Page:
Apple has designed a new CSAM detection feature to prevent the spread of Child Sexual Abuse Material (CSAM). But since the announcement of the new system privacy experts have criticized it saying that it will create a backdoor to users’ privacy and turn iPhones into surveillance devices for governments. The backlash forced the company to delay the feature’s launch but that isn’t enough.
A non-profit digital privacy organization, Electronic Frontier Foundation (EFF) has organized protests in major U.S cities against Apple’s CSAM detection system to pressurize the company to drop the feature altogether. Earlier, the organization expressed that Apple “must go further than just listening, and drop its plans to put a backdoor into its encryption entirely.”
Ahead of September 14 event, privacy activists organize nationwide protests to ensure Apple abandons the CSAM detection feature
CSAM detection system will scan users’ photos saved on iCloud for known CSAM. However, the slippery slope is the initial phase of that scanning which will take place on users’ iPhones, while they upload photos on the cloud to match them to the CSAM hash provided by NCMEC. Critics claim that the new scanning system will jeopardize users’ privacy Apple has always valued and protected. And EFF is encouraging people to voice their concerns collectively to remind Apple of that commitment.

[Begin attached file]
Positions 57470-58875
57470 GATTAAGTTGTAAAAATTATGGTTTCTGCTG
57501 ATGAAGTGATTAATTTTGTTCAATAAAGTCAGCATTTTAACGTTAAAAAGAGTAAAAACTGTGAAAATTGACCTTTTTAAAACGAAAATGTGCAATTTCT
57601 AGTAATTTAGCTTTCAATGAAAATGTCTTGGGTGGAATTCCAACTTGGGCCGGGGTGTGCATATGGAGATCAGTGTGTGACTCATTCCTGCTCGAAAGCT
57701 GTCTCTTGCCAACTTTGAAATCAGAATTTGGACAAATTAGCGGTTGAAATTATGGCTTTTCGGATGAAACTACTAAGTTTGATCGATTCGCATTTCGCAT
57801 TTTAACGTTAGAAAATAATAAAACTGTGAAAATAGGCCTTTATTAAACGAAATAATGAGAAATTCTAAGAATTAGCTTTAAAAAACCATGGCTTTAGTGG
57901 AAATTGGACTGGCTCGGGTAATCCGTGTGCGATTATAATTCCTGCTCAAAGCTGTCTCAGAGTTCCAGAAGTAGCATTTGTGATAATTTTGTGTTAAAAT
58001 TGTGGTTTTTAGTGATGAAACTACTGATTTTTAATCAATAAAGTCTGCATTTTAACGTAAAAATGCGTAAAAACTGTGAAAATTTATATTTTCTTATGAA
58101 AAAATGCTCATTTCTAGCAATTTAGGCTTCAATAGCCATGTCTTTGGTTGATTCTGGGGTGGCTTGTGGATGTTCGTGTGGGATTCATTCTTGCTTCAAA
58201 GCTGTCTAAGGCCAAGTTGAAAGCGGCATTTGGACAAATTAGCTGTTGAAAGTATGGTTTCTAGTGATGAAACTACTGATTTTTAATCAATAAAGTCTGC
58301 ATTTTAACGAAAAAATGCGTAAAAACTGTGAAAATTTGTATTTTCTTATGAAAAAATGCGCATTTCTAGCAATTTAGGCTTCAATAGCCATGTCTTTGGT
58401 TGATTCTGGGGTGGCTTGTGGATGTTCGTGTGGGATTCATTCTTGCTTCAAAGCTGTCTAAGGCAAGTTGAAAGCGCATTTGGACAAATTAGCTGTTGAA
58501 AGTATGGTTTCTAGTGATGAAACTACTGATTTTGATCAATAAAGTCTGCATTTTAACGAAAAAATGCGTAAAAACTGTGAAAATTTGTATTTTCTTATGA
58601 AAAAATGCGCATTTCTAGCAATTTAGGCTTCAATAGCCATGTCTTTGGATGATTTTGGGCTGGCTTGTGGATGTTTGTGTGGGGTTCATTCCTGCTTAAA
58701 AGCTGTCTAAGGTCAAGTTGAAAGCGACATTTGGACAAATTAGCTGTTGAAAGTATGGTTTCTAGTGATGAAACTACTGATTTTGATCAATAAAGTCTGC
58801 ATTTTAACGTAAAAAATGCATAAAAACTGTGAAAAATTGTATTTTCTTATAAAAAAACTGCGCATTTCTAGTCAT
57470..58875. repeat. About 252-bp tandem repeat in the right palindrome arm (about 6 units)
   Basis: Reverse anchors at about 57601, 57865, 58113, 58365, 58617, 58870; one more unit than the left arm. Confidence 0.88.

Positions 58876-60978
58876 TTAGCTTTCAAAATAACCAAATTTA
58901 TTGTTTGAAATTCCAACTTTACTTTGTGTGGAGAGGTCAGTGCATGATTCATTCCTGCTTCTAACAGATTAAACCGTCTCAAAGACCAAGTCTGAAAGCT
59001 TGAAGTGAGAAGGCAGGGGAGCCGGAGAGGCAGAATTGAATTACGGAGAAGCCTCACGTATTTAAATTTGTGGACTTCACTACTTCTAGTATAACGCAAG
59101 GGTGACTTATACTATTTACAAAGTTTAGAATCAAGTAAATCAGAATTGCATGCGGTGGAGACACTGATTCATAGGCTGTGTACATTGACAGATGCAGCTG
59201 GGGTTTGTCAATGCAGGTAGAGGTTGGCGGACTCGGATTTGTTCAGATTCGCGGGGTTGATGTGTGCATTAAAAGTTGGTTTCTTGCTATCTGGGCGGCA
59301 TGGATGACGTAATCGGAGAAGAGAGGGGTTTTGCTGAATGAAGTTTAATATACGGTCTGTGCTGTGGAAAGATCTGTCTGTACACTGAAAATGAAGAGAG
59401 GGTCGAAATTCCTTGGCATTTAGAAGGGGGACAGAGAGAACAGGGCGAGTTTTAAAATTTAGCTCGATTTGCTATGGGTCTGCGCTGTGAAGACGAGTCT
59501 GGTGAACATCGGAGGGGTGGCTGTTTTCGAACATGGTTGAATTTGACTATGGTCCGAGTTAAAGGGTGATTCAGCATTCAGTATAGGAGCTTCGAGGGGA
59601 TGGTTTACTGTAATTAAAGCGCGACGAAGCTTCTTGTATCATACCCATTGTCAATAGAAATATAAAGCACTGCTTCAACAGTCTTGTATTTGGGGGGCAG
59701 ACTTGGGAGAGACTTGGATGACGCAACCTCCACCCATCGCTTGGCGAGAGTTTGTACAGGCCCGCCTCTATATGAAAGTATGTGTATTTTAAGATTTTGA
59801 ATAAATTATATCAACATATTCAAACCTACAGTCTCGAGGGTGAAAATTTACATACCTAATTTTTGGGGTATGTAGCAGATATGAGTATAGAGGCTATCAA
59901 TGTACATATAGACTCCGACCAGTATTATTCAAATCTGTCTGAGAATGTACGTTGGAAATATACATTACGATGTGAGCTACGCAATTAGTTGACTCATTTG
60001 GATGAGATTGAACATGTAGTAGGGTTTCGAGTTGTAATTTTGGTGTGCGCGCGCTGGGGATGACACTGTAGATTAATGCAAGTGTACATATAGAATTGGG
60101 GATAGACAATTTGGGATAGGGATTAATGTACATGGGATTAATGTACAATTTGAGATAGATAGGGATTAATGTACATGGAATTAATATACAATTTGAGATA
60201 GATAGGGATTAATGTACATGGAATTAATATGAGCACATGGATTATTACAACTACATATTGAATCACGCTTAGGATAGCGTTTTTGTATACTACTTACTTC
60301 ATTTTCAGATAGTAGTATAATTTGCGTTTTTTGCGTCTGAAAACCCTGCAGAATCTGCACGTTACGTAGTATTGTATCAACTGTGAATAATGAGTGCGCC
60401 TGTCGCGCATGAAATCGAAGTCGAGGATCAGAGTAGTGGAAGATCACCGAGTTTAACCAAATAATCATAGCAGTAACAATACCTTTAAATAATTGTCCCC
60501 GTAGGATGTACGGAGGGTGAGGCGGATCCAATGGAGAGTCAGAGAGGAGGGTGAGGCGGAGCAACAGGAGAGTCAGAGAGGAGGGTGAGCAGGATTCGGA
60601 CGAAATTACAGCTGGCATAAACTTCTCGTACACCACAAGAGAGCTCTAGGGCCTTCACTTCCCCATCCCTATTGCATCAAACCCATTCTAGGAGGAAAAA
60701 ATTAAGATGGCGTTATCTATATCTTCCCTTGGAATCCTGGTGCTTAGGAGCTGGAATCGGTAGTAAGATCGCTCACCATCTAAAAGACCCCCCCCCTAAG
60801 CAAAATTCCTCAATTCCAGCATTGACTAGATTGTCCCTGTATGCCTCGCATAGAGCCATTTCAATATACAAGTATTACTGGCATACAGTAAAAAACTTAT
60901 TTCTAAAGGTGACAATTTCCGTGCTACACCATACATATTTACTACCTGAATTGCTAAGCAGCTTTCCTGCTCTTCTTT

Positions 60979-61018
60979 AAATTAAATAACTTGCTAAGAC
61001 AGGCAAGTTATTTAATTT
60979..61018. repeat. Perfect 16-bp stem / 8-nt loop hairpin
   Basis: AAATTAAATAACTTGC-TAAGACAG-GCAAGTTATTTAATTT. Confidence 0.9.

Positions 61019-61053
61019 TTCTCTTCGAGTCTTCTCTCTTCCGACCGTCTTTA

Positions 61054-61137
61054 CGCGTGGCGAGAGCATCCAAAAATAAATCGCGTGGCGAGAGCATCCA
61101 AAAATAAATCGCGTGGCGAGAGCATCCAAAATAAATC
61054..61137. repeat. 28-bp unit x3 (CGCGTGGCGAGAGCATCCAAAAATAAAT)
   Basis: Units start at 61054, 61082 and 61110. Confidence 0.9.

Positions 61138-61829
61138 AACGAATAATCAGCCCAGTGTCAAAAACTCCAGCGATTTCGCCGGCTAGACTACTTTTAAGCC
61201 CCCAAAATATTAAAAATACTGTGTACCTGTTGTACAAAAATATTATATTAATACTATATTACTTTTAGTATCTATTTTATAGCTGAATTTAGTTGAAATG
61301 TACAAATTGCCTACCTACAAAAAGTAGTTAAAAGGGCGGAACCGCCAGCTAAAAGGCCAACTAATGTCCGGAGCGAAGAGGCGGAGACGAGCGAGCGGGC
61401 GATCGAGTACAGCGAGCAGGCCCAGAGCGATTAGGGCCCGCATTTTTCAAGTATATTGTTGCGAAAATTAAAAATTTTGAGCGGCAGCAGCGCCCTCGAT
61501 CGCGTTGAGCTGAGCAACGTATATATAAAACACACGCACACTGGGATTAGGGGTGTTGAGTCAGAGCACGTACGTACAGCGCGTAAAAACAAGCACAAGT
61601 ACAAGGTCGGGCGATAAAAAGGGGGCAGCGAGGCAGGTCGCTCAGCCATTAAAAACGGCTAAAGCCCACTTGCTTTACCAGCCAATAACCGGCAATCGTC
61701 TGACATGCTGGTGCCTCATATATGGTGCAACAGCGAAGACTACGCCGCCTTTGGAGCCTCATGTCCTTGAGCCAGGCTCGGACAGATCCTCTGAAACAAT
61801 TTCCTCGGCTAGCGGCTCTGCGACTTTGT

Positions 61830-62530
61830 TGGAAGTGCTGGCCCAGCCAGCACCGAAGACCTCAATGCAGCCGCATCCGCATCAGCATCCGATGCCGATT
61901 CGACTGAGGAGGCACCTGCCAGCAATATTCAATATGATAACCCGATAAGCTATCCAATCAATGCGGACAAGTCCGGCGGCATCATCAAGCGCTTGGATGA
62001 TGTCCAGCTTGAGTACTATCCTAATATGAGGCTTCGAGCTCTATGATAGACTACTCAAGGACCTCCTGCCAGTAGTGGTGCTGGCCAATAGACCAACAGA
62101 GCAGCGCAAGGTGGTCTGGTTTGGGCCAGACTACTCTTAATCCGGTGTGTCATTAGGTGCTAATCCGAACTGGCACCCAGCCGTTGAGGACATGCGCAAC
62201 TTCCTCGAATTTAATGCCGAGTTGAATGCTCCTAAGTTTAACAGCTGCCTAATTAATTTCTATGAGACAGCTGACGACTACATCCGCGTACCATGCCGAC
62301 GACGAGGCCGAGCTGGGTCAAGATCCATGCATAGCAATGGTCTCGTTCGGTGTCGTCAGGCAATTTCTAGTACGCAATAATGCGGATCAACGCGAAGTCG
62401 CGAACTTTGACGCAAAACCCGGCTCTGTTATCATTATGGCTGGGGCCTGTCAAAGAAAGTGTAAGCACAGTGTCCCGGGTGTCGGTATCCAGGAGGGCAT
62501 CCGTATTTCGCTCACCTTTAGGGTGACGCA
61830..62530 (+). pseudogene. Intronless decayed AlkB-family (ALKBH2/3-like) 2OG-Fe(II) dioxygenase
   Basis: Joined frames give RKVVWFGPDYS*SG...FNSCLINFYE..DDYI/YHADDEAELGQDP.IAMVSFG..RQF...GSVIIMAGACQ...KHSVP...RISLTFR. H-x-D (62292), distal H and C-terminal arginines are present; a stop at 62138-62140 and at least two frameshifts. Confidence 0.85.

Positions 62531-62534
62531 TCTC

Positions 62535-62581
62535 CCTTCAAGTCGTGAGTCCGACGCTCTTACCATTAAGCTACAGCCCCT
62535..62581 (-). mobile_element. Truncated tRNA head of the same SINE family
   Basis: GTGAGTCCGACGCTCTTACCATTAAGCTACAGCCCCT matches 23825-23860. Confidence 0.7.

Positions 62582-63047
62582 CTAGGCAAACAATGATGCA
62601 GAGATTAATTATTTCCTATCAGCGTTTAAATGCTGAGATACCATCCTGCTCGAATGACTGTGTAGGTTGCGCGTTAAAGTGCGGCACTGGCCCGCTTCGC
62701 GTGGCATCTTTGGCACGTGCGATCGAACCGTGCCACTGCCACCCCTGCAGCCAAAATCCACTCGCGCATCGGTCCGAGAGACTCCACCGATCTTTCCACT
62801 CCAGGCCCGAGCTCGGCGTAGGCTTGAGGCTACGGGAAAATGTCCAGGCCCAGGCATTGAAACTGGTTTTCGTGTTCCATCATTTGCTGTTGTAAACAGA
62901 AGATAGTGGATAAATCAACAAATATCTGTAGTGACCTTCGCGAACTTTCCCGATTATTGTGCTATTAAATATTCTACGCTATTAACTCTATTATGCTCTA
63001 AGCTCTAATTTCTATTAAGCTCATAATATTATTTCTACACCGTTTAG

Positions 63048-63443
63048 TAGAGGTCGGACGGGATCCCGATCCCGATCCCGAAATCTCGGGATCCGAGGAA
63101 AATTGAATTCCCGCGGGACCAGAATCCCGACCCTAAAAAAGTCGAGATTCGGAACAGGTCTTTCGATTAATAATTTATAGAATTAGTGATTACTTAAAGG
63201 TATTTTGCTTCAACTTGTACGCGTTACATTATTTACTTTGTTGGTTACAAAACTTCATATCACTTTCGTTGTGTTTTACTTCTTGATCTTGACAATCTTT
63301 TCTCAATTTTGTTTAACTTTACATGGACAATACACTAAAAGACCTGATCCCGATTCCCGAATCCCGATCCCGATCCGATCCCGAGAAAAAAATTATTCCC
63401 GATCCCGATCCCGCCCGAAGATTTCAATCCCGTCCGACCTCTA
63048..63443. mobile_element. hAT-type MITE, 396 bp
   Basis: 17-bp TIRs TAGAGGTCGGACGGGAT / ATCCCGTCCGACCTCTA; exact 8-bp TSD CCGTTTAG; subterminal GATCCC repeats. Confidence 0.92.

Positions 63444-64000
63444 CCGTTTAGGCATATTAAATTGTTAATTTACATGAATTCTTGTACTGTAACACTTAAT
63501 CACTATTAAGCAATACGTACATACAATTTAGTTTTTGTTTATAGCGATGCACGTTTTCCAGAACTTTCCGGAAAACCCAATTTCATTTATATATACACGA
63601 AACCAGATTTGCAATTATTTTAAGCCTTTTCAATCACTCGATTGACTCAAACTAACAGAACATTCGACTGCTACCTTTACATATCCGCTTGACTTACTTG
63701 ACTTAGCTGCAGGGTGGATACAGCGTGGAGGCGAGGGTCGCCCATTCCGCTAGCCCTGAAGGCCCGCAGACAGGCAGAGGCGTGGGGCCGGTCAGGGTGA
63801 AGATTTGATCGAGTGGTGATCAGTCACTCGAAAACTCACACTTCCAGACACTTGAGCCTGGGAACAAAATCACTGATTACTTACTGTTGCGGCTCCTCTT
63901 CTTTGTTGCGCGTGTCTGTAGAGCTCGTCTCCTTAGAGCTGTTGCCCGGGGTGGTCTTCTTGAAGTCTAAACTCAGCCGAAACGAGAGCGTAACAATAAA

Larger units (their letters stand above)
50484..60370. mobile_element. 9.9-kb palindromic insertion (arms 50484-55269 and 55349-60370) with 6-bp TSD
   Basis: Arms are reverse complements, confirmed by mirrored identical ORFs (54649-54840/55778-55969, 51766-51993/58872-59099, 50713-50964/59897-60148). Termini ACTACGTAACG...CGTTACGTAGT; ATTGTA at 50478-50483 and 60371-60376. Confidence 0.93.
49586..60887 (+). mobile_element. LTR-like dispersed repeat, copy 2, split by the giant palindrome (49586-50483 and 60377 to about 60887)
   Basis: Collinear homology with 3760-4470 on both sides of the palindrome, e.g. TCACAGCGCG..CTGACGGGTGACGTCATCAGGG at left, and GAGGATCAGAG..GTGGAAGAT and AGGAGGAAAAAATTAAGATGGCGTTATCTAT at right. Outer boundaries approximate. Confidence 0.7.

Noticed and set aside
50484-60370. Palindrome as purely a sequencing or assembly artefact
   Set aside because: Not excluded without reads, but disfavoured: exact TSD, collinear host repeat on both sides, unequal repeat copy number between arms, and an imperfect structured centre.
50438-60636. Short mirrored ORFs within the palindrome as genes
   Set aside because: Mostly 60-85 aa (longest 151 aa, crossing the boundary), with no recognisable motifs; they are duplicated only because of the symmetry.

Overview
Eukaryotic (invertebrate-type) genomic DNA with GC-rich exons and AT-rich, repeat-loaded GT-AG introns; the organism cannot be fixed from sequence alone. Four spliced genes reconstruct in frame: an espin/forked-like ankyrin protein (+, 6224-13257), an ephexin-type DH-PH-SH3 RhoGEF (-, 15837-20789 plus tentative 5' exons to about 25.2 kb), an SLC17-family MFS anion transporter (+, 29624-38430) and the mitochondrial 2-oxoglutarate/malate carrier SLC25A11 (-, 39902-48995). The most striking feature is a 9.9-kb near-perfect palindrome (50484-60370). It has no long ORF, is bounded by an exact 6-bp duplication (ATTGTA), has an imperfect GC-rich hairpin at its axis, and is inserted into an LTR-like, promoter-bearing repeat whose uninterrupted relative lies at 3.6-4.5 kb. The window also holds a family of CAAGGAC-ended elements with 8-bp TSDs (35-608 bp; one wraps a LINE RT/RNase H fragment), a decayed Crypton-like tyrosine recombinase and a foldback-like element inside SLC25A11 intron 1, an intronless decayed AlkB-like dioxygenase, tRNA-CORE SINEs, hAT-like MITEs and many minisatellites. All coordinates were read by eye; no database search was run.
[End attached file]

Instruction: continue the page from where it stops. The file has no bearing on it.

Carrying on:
On September 7, we delivered nearly 60,000 petitions to Apple. Over 90 organizations across the globe have also urged the company not to implement them. We’re pleased Apple is now listening to the concerns of customers, researchers, civil liberties organizations, human rights activists, LGBTQ people, youth representatives, and other groups, about the dangers posed by its phone scanning tools. But we can’t let up the pressure until Apple commits, fully, to protecting privacy and security.
Opinion on the new scanning system is divided between governments that denounced end-to-end encryption and privacy experts which support end-to-end encryption. The protests are planned for Monday, September 13, at 6:00 P.M. PT in Boston, Atlanta, Washington D.C., New York City, Portland (OR), and other major cities in the United States. Click here to learn more about the protests.
- Edward Snowden deems Apple’s CSAM detection as an intrusive surveillance system
- Apple’s CSAM plan faces backlash from over 90 civil rights groups